Florida gives owners of non-native species that require permits more options if they can’t keep their reptiles or animals.
Hoping to prevent illegal wild releases of non-native fish and wildlife, the Florida Fish and Wildlife Conservation Commission (FWC) adopted new rules to give owners of non-native species that require permits more options if they can’t keep their pets.
Under these rules already in effect, non-native wildlife owners who don’t have the appropriate permit can surrender their pets at FWC-sponsored amnesty events, and adopters can accept the animals without penalty. This replaces a rule that prohibited wildlife transfers of any kind when permits are required.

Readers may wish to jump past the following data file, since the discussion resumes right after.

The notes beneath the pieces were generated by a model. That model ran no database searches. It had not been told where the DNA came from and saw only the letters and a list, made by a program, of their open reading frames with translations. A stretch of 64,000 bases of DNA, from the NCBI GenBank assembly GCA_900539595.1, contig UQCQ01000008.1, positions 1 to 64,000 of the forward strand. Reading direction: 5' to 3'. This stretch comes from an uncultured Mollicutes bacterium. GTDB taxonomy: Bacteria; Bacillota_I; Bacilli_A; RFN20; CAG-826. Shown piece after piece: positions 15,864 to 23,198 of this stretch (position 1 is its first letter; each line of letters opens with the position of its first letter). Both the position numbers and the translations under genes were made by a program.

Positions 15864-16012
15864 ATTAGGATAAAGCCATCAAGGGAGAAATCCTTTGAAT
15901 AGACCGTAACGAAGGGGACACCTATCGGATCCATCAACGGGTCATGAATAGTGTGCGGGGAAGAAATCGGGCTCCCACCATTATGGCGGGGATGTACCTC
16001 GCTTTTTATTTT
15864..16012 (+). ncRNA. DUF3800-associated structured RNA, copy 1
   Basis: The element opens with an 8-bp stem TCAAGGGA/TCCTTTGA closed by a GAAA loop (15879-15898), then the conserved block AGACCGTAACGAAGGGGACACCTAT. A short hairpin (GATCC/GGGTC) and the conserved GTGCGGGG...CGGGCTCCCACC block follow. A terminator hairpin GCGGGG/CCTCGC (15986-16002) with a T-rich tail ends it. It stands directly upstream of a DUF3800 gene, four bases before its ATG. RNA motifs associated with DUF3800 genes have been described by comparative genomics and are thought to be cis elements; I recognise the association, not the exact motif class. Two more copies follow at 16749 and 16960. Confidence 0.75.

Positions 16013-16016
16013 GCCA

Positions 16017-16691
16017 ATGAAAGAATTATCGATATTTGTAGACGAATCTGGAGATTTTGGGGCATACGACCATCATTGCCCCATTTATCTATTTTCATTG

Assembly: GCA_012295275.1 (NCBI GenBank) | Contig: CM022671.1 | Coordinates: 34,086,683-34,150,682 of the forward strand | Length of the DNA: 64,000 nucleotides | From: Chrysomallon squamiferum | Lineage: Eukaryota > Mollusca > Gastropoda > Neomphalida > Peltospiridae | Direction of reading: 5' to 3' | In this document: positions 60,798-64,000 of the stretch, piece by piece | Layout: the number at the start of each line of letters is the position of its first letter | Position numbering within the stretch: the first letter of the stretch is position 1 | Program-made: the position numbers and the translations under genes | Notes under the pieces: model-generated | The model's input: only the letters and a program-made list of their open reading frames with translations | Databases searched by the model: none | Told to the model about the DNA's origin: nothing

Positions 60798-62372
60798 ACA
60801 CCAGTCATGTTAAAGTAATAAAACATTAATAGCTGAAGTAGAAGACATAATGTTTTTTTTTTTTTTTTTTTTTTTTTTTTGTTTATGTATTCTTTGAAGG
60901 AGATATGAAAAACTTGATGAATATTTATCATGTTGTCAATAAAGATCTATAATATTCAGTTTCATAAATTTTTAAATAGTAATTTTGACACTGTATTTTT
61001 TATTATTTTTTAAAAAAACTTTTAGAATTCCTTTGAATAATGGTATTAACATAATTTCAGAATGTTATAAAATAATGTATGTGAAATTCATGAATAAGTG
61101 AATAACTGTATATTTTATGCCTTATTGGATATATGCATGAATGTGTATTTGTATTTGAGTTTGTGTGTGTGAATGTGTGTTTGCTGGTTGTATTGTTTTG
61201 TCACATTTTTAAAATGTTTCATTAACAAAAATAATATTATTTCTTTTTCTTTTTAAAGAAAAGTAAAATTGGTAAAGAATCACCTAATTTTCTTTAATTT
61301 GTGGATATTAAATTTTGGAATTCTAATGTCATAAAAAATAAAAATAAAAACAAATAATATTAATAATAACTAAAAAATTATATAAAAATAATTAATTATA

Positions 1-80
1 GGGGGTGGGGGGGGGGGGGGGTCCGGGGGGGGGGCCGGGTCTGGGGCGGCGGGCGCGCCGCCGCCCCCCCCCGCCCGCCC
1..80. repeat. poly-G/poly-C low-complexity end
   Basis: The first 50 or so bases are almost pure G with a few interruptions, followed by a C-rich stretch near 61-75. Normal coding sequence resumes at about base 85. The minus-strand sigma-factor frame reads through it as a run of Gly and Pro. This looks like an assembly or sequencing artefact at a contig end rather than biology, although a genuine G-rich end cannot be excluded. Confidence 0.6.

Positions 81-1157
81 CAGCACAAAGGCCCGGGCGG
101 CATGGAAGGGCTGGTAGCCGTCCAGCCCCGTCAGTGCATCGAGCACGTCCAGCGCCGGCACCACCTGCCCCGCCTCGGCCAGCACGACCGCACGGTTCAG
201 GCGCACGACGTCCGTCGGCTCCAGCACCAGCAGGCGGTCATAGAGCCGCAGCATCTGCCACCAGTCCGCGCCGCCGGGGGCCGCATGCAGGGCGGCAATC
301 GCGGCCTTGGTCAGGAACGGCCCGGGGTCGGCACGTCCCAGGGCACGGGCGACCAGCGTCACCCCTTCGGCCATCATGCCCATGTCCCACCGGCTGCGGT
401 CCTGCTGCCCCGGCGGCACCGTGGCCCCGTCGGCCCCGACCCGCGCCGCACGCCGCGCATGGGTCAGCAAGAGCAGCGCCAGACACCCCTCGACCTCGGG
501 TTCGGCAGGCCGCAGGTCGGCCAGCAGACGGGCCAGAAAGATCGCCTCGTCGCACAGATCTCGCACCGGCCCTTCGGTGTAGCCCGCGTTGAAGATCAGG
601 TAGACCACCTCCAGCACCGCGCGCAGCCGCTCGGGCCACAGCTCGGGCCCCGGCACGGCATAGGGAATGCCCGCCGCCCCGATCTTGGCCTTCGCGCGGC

The new rules also allow state and county animal-control agencies, such as zoos, to accept unpermitted non-native animals. Owners can surrender their pets to these agencies without penalty, but a FWC spokesman said amnesty events might be the best way to give up the animals.
The FWC requires a captive wildlife permit to own many non-native species, such as Class II and III wildlife, venomous reptiles and Burmese pythons. For more information, view the law and code manual at www.myfwc.com.
The next FWC-sponsored amnesty event will be held in Miami in early 2009.